AURORA, Illinois -- Greg Zanis, the Illinois man who built more than 27,000 white crosses to commemorate victims of gun violence in America including the El Paso Walmart massacre, died Monday morning from cancer at the age of 69, according to ABC affiliate WLS.
Doctors had recently diagnosed him as terminal and instead of waiting for a somber funeral to remember him, his family invited people over the weekend to drive by and wave to Zanis while he was sill around to appreciate it. Police directed a line of cars more than a mile long. (You can watch it in the video player at the top of this article.)
Zanis began making crosses in 1996, the same year his father-in-law was shot and killed.
Last August, he traveled to El Paso to deliver crosses in tribute to the then-22 victims of the Cielo Vista Walmart shooting. He called the week he brought crosses to El Paso his "hardest week" ever.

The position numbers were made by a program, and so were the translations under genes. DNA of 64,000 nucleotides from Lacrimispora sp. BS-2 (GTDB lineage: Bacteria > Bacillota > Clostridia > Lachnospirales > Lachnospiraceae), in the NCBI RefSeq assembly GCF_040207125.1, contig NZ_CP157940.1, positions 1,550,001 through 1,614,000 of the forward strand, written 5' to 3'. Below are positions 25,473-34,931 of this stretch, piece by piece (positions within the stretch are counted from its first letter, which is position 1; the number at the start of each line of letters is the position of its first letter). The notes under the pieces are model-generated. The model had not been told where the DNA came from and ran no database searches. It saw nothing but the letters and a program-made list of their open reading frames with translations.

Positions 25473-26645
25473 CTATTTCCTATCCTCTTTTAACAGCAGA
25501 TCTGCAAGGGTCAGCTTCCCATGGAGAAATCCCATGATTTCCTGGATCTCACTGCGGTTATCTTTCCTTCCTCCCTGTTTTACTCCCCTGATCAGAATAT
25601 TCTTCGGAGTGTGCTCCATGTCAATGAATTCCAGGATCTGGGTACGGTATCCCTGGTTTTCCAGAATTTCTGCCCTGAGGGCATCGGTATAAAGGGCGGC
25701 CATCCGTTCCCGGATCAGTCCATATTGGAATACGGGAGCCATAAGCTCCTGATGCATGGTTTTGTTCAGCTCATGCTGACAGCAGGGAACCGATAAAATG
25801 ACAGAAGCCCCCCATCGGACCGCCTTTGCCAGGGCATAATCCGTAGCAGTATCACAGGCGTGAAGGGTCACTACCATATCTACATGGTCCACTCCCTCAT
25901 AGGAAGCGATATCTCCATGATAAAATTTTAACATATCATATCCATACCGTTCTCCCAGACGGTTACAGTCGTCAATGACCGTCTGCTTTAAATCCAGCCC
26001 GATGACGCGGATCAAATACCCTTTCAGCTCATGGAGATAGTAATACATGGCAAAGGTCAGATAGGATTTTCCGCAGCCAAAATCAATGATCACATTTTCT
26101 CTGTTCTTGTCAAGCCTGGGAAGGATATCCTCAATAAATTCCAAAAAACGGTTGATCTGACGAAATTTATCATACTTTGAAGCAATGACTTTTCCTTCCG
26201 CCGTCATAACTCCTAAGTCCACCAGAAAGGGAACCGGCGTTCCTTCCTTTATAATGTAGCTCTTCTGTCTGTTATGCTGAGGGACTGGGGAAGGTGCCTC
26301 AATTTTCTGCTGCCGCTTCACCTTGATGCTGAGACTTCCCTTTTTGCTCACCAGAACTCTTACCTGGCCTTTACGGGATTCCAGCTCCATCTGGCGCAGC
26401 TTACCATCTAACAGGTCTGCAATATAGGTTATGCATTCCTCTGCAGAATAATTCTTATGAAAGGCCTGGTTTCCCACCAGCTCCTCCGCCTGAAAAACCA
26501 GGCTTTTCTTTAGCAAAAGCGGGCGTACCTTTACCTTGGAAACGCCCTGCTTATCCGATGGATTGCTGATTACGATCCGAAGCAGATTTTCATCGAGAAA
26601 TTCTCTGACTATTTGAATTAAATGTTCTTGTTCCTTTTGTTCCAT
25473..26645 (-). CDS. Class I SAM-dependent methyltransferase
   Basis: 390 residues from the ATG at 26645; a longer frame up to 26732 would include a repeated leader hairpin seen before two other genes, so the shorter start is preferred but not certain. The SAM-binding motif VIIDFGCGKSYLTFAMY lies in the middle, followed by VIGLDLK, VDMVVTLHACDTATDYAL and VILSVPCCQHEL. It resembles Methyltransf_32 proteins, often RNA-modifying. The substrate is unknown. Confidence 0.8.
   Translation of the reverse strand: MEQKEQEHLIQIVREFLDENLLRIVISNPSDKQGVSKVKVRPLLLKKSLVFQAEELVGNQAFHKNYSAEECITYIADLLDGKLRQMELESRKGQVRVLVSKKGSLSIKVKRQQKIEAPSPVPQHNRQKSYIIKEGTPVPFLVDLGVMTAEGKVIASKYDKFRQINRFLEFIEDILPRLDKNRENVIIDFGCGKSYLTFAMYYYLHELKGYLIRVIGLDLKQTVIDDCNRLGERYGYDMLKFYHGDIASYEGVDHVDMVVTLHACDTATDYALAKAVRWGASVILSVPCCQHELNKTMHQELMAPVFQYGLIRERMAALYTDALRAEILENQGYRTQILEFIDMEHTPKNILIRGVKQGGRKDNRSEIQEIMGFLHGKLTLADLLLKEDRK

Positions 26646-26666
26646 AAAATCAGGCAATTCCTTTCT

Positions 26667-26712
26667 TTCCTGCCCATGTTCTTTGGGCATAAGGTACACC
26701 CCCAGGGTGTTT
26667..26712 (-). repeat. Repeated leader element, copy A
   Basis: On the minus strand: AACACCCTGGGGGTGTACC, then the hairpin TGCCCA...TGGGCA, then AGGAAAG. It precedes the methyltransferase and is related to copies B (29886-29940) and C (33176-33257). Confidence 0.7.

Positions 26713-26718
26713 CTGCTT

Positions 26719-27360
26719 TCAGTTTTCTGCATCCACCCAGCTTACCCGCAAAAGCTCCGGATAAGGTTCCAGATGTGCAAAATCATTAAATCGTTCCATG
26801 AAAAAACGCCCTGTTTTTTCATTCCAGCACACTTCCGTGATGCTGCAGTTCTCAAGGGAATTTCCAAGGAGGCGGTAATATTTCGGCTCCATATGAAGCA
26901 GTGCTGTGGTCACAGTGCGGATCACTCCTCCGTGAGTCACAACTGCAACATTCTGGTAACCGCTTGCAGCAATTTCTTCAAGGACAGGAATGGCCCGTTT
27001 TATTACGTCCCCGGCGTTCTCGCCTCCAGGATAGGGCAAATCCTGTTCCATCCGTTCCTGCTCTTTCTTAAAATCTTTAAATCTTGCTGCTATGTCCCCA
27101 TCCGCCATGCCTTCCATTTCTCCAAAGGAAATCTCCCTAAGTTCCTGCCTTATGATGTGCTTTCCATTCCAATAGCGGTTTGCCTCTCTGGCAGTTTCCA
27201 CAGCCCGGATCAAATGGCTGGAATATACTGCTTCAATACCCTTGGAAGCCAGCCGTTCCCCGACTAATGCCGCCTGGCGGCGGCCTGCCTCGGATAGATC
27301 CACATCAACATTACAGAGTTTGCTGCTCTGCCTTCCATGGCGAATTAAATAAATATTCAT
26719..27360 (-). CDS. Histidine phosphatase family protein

He also traveled to Connecticut, in the wake of the Sandy Hook shooting, to Las Vegas after the massacre at the Harvest Music Festival, and to Orlando to commemorate the victims of the Pulse Nightclub shooting, even though he got pushback from his church. He did not just create crosses; he built Stars of David and other symbols to honor the victims of senseless violence.
Zanis retired from making crosses late last year, without mentioning his illness at that time; it would later be disclosed.
He asked the group Lutheran Church Charities to take over his 'Crosses for Losses' effort, and they're discovering just how large an impact Zanis made.
"Who knows the number of lives he's touched. Just an incredible man," said Tim Hetzner, CEO of Lutheran Church Charities.
Aurora Mayor Richard Irvin issued a statement saying, "Mr. Greg Zanis was a giant among men. He was a man of action who simply wanted to honor the lives of others. In return, his life was one of honor and one that was celebrated throughout our nation and world. Heeding to the scripture 'pick up your cross and follow me,' Mr. Greg Zanis did just that. He picked up the crosses he made and followed his mission in the noblest of ways. His legacy shall forever be remembered in his hometown of Aurora and around the globe."
Zanis' daughter set up a GoFundMe account to help the family cover his funeral expenses.